Date of Award

2017

Degree Type

Thesis

Degree Name

M.Sc.

Department

Earth and Environmental Sciences

First Advisor

MacIsaac, Hugh

Rights

CC-BY-NC-ND

Abstract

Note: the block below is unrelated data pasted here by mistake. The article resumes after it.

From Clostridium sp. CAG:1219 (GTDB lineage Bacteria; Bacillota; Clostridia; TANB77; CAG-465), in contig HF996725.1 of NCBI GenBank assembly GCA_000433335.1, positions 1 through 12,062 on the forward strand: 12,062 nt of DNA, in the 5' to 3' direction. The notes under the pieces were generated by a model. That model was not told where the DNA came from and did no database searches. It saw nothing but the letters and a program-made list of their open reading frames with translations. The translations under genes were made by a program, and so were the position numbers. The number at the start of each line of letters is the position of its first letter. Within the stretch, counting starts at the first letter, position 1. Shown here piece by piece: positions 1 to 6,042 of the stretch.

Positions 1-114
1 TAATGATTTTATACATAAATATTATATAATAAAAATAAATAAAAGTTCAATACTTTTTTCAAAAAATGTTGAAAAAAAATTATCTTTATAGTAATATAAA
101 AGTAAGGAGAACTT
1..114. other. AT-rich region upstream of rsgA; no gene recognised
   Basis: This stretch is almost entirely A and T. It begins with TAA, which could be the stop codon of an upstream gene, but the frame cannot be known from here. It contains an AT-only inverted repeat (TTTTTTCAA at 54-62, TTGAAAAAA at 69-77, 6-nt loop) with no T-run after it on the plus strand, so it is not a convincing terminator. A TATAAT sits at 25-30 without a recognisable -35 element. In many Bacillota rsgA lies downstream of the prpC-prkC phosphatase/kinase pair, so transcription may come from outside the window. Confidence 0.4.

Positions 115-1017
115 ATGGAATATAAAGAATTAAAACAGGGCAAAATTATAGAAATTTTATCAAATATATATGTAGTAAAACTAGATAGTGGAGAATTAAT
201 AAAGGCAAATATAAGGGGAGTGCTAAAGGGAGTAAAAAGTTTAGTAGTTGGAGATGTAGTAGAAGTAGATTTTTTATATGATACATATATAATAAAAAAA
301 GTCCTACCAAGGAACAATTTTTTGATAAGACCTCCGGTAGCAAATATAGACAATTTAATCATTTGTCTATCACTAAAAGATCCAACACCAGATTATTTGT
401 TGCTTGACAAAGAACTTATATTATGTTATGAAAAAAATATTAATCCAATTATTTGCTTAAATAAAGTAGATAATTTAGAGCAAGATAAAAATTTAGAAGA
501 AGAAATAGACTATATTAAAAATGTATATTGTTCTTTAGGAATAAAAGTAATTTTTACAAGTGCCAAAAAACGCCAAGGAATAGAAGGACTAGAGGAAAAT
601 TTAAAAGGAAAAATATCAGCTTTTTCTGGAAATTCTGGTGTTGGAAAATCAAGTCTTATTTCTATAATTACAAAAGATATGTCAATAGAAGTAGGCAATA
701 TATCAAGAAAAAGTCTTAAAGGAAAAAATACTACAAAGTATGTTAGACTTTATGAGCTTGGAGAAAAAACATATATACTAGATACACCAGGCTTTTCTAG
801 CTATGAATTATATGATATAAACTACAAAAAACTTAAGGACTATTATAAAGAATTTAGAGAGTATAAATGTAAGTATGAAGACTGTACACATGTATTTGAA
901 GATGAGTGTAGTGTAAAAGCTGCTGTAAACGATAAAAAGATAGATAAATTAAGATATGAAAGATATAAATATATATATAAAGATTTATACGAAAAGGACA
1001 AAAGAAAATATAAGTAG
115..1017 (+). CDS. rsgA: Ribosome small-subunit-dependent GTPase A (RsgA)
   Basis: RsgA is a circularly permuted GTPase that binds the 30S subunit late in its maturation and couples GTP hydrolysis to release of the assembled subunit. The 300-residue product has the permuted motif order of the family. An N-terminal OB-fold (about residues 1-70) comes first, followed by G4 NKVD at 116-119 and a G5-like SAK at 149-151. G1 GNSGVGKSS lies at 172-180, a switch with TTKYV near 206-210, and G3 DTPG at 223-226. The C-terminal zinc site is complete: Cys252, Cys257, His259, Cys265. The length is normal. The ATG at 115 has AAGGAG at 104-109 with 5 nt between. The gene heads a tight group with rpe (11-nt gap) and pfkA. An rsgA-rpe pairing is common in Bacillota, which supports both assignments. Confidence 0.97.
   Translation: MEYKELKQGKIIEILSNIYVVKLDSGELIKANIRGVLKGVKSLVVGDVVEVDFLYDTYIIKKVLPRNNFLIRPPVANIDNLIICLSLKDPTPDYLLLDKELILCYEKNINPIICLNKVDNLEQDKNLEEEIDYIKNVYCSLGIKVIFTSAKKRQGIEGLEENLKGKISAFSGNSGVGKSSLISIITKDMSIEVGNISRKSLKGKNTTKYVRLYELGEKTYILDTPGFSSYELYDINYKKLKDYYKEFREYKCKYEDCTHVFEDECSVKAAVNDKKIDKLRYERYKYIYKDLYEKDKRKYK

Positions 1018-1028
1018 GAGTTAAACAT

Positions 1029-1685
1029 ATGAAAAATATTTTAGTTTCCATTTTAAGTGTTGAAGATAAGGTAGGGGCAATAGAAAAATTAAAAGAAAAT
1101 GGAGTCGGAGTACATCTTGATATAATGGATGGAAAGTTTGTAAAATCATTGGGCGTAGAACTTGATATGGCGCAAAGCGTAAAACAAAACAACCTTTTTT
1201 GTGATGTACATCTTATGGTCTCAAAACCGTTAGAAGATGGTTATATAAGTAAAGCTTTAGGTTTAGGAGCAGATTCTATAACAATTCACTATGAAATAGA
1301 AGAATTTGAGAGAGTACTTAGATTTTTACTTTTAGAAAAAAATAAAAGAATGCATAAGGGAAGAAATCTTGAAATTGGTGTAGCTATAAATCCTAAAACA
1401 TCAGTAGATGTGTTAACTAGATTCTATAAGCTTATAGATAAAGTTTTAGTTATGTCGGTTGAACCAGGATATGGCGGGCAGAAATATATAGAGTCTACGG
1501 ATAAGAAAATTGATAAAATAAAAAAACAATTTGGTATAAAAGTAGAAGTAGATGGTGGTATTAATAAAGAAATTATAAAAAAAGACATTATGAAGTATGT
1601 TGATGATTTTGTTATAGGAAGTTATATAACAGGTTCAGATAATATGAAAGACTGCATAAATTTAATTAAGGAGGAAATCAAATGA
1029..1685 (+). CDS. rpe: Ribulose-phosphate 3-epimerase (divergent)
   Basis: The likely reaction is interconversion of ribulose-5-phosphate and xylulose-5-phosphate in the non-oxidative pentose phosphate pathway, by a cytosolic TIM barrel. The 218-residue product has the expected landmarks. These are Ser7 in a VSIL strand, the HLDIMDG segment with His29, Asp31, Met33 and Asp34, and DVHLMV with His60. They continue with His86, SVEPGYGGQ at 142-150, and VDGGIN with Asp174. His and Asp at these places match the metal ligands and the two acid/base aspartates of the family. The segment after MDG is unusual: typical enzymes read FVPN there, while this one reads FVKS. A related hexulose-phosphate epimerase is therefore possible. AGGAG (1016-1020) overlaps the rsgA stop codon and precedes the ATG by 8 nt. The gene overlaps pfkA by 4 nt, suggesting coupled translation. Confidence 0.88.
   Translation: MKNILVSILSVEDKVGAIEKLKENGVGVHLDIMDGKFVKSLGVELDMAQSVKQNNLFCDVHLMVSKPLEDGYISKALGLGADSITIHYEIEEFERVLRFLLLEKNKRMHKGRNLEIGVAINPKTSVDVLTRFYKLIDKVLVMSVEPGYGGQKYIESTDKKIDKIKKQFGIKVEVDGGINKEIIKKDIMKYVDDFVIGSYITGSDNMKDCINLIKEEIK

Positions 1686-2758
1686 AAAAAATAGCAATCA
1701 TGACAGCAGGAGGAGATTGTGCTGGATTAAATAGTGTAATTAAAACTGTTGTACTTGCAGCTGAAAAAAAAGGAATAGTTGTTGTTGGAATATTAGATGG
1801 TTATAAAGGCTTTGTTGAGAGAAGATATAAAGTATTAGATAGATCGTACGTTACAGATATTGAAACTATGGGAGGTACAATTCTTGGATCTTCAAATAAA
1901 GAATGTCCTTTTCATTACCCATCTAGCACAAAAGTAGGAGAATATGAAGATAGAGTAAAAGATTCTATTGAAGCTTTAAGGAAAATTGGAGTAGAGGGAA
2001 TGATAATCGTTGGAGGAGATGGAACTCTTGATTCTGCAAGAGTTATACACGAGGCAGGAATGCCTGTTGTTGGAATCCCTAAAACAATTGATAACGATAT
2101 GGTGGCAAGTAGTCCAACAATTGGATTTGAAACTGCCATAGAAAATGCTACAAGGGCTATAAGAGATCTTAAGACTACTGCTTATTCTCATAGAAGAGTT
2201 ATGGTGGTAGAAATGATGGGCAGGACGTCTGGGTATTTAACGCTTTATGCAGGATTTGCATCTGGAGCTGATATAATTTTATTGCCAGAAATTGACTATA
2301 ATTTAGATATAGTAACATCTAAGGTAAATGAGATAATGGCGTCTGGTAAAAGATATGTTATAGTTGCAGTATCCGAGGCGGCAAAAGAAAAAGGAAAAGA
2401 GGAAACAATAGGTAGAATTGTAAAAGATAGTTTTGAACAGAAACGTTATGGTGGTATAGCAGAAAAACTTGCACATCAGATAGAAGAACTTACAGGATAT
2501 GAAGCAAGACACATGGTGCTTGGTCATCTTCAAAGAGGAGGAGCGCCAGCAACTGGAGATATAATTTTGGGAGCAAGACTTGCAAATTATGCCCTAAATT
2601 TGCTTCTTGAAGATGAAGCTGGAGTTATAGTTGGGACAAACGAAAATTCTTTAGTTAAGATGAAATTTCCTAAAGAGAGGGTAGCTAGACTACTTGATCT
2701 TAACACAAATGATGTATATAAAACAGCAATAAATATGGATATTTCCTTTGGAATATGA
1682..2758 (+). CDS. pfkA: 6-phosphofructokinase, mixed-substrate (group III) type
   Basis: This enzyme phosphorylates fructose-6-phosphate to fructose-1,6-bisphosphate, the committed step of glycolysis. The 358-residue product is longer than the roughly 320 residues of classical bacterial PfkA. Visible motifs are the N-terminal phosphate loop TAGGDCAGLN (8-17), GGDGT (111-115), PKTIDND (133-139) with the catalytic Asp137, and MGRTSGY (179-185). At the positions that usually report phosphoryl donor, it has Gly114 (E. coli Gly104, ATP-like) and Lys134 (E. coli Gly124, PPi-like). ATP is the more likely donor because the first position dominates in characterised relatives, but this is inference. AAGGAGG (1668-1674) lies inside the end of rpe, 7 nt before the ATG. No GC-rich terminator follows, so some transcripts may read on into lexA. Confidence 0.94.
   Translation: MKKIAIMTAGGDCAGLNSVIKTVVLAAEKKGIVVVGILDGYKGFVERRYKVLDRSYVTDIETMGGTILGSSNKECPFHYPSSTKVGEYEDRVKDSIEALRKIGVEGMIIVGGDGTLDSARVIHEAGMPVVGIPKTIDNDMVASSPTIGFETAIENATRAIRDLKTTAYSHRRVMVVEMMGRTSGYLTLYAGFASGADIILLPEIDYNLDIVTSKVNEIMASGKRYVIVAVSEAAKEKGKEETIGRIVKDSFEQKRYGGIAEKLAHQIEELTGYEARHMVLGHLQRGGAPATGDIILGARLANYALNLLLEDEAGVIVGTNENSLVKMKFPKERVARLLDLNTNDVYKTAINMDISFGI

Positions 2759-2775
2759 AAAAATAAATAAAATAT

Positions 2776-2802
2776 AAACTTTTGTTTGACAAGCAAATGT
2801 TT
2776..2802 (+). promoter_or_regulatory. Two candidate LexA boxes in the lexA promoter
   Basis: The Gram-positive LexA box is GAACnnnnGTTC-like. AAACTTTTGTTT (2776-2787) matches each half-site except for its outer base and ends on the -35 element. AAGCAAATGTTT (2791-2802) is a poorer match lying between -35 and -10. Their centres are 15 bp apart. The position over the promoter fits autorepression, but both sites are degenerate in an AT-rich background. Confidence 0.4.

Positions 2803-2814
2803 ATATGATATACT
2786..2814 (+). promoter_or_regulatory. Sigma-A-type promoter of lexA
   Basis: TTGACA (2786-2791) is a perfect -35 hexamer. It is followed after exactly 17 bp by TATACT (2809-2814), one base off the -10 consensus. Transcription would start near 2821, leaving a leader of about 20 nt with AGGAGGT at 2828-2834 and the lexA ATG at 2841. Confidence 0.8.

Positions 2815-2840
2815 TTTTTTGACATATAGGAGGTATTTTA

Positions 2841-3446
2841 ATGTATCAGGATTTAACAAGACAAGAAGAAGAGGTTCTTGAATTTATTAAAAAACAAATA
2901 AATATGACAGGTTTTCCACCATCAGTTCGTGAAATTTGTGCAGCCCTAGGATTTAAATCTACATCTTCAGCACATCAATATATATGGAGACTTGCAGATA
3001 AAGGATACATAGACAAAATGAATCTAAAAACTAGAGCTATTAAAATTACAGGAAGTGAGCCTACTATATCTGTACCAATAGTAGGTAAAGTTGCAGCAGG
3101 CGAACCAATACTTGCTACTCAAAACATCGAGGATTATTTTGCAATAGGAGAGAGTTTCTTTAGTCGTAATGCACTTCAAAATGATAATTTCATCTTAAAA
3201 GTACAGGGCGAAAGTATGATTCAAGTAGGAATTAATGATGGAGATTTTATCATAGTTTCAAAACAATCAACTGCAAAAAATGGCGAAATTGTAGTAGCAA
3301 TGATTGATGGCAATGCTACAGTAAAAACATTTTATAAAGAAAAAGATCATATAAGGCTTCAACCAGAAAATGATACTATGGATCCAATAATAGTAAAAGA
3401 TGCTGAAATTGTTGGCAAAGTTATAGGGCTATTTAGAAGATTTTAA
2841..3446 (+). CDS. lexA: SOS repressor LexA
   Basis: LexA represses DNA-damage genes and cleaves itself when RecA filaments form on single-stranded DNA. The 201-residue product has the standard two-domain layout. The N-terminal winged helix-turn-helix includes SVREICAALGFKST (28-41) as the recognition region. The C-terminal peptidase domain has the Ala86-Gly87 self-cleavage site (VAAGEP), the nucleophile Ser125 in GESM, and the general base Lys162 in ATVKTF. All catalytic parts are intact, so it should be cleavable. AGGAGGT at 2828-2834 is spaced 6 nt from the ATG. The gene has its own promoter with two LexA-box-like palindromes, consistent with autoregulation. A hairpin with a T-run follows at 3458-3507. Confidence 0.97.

Non-indigenous species (NIS) newly introduced to a novel environment usually experience a lag time before the population grows to a detectable level. Management of the NIS during the lag phase provides a better opportunity for eradication than at later stages when the population is larger and established. However, low population density limits detection by conventional methods. Here I tested the effect of intensive sampling on a population of a newly introduced NIS, zebra mussels (Dreissena polymorpha), in Lake Winnipeg. Zebra mussel presence can be determined by the presence of their larvae (veligers). I hypothesized that veligers will be detected in the south basin where they were previously reported, but not in the north basin where they were never reported. I also compared detection success as well as the cost and time of three methods of analysis of plankton samples: cross-polarized light microscopy (CPLM), flow cytometry and microscopy (FlowCAM), and environmental DNA (eDNA). I detected veligers throughout Lake Winnipeg, even in the north basin, with varying abundances. As expected, veliger abundance was highest in the south, and very low in the north. Abundance and prevalence were significantly lower with FlowCAM and eDNA analysis, indicating lower success when compared to CPLM. FlowCAM is the most expensive method used, while eDNA is the least expensive. eDNA represents the cheapest and fastest method, and combined with intensive sampling, is the best candidate for wide scale zebra mussel monitoring programs for rapid response.

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